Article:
by Texas Homesteader ~
I’ve been on a quest for many years to reduce as much plastic from our home as I can. It’s almost impossible to completely eliminate – plastic is EVERYWHERE!
So I’ve decided if it’s coming into our home, I’ll USE it in its entirety instead of buying more plastic.
But luckily there are ways I’ve been able to significantly reduce the amount of plastic that I use in my kitchen. It’s often cheaper too since many times I’m using things I already have on hand to do it.
Refuse To Buy Plastic
Of course the first and most important thing is refusing items that come in plastic whenever you can.
When possible I go to the bulk fruit bins to buy my fruit instead of a bag of apples. And It goes without saying that plastic dishes and cutlery aren’t allowed in my kitchen.
But there are many other ways to remove plastic from the kitchen.
Replacing Plastic Food Storage For FREE
I’ve written before about storing food in glass jars in the fridge. This eliminates the need for plastic food containers. I often use repurposed glass jars to replace those old stained plastic food storage containers I used to have.
Plus glass makes it easy to see the food they contain. So leftovers are eaten promptly and not wasted.
In many cases it makes it possible to store, heat & eat in the same container! Here’s a snapshot of my refrigerator:
Say “NO” To Single-Use Plastic Shopping Bags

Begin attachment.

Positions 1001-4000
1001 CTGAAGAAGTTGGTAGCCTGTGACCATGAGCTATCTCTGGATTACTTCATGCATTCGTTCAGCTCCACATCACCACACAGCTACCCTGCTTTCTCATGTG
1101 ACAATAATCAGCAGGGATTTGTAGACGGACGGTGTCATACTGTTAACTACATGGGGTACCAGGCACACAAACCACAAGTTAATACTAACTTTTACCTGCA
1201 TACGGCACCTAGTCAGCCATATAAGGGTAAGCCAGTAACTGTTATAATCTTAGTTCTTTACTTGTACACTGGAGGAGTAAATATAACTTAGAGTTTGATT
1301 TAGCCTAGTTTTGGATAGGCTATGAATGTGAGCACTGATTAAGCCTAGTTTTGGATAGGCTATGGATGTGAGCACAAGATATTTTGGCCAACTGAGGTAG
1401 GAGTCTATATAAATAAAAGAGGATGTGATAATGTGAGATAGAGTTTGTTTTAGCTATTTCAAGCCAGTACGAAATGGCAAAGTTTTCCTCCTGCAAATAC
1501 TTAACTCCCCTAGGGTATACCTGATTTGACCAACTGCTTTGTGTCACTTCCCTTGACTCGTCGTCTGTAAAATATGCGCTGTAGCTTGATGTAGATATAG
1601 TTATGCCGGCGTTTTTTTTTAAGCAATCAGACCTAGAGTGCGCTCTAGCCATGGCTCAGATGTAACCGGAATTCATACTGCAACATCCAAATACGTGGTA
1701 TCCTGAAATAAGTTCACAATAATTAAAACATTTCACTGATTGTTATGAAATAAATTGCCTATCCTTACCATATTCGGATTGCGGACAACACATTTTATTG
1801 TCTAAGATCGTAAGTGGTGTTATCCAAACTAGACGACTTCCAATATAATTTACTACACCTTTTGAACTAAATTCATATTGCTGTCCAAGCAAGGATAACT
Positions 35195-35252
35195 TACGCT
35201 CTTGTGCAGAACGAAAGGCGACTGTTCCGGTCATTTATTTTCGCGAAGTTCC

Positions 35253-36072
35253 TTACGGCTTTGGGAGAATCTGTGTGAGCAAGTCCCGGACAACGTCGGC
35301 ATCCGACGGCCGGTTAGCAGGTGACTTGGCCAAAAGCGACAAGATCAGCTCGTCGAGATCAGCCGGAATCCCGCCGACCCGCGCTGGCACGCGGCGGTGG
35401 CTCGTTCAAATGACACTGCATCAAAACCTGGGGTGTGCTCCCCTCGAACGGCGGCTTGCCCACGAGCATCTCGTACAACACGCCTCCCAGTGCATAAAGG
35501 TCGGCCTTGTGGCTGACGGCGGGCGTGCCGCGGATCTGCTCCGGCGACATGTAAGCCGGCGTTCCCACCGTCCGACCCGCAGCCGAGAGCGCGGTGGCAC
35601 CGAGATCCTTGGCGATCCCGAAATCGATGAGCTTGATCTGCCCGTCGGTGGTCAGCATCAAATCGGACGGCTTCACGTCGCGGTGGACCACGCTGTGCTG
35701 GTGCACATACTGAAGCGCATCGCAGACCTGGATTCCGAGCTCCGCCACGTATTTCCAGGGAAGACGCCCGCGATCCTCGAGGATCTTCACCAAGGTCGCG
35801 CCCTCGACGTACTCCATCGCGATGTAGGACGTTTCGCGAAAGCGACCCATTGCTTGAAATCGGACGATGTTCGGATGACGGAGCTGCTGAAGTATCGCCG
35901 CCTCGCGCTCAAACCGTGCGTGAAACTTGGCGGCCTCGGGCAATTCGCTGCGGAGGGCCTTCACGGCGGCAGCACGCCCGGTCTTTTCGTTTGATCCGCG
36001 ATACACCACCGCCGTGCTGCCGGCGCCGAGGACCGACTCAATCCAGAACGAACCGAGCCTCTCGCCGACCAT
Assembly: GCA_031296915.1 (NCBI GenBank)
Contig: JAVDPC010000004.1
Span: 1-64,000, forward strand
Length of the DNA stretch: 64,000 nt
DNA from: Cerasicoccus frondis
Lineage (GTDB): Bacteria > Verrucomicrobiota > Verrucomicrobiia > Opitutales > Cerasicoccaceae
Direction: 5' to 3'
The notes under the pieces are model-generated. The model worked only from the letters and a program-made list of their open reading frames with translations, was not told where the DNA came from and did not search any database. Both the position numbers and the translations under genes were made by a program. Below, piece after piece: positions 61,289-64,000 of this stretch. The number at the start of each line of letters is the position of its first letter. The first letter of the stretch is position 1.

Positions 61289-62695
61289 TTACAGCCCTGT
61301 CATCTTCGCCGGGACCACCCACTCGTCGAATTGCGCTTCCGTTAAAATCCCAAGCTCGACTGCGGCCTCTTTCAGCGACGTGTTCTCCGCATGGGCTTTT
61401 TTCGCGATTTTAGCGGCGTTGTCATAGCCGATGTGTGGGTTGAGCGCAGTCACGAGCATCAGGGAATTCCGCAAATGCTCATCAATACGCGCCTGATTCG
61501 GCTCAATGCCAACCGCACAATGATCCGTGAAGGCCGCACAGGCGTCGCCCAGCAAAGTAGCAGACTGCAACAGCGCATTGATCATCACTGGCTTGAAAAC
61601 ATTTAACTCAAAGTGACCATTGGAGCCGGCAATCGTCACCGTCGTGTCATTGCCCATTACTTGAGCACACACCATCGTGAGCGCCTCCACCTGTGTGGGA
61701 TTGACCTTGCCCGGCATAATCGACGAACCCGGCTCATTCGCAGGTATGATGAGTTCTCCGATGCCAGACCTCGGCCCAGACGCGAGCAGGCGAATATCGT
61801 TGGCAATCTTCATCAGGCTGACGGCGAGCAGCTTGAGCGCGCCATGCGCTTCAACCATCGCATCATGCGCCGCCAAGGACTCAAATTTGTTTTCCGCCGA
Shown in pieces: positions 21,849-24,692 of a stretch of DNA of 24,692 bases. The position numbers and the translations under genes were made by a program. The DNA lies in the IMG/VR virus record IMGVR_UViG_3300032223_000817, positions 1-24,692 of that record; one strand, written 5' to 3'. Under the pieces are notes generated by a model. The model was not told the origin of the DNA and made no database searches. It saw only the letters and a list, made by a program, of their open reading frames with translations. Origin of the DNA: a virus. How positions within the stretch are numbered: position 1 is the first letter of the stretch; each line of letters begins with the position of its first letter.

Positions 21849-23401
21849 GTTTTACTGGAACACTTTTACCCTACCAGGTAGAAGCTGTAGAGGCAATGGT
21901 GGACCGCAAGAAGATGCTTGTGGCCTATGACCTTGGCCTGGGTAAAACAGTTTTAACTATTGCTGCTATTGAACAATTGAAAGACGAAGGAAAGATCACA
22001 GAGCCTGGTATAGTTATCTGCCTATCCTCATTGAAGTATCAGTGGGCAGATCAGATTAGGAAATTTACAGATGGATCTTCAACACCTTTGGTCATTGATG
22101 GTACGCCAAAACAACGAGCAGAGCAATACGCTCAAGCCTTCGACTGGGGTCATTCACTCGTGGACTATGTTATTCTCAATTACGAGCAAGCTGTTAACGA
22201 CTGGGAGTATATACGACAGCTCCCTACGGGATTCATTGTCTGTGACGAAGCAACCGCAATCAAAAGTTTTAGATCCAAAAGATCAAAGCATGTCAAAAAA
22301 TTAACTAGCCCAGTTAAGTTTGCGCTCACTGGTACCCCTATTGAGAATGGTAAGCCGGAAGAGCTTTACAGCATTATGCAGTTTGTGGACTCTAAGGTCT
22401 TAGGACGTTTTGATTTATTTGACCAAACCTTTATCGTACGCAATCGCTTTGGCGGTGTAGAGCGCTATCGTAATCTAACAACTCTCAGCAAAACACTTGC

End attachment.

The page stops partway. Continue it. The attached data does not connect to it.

I’ve refused paper AND plastic shopping bags from retail establishments for years. Well before it was the vogue environmentally-friendly thing to do I was saying “No thanks” to bringing home more plastic.
Fabric Bags: It’s very easy for me to remember my fabric bags when I go to the store since they’re always in the trunk of my car. Plus they’re so much easier to carry than those flimsy plastic bags since the fabric bag’s straps are long enough to go over my shoulder.
Woven Basket: And I recently acquired a handmade basket that replaces plastic shopping bags for those quick stops too.
Plus the basket holds my soon-to-be-purchases for me while I’m shopping.
I’m constantly talking about the Reaction To My Basket while shopping. Everyone I meet loves it. And so do I!
Learn To Make It Yourself
I’ve written before how this plastic-free journey started for me with my morning yogurt. I’d been frustrated that I couldn’t even recycle those plastic tubs my yogurt was sold in because our city didn’t accept that kind of plastic.